I just had the opportunity to travel for a couple of weeks to Antarctica aboard the Ushuaia, a ship that was designed for marine research and is now used to take tourists in a memorable and rewarding expedition cruise. The Ushuaia is 84 metres in length and 15 in breadth, his gross tonnage is 2963 tonnes and the maximum speed is 14 knots. The captain and the officers encourage the passengers to take advantage of the open bridge policy to observe the navigational operations of the ship and to enjoy the views of the unique places you are visiting. Each evening the expedition leader and lecturers present information not just about the next day's activities, but also about conservation and respect for the ecosystems you visit. Our voyage started from Ushuaia pier, where a few workers were waiting orders to start loading all kind of products to be consumed mainly in Europe. I took some pictures while waiting for my trip and I thought it could make a good introduction to explain travel from almost opposite angles. Tourism as a global phenomenon can be approach from many different points of view and there is no doubt Tourism transform places and experiences so quickly in certain ways we have never seen before. The Vernadskiy Station in Antartica for instance is becomming a metheorology theme park for tourists or maybe just improving his revenue to be reinvest in research. La Boca in Buenos Aires has lost completely his identity and historical roots to please tourists or maybe is just transforming his urban structures for a better future. Probably you could simplify the analysis from either the tourist or the worker perspective. I thought it could be interesting to show the other side, people working for tourist while doing exactly the same trip, eating the same food, seeing the same landscapes but having most probably very different experiences.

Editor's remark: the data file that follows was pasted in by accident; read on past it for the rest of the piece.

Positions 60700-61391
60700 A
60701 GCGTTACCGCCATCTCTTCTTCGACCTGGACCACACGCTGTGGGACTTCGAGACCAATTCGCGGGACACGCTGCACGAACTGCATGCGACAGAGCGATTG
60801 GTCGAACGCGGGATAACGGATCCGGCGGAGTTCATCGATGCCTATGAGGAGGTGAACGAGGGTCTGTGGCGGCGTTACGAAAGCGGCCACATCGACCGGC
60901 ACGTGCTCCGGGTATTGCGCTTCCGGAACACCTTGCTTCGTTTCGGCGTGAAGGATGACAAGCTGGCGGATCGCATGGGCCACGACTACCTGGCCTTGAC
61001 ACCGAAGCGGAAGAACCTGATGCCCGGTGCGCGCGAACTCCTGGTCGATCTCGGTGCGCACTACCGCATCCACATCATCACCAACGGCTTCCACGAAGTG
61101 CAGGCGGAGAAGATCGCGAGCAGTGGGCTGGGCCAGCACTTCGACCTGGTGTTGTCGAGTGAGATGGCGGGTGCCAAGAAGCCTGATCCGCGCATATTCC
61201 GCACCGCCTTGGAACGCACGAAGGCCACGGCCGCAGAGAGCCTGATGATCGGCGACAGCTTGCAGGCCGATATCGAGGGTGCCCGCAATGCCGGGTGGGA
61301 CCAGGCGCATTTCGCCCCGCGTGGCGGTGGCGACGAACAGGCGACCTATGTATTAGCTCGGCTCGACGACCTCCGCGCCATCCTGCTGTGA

I was born in a small university town called Salamanca in the middle of Spain in 1968. It was almost unavoidable for me to study a Degree in Literature and Linguistics in my hometown and then I started travelling and working as a lecturer through the years until I landed in London and somehow my life changed.
For the last eight years I have been working at Cervantes Institute, a public institution from the Spanish Government that was founded in 1991 to promote Spanish language teaching and culture of Spanish-speaking countries throughout the world.
After having completed an MA in Cultural and Creative Industries at King's College London in 2005, my professional ambitions and interests started to shift. I undertook different projects of academic research about the Tourism Industry and then I went off travelling again to see everything I was reading about through the lens of my camera.
Since my last return to London, I have been teaching and helping to organize different exhibitions, conferences and Film festivals at Cervantes Institute in London.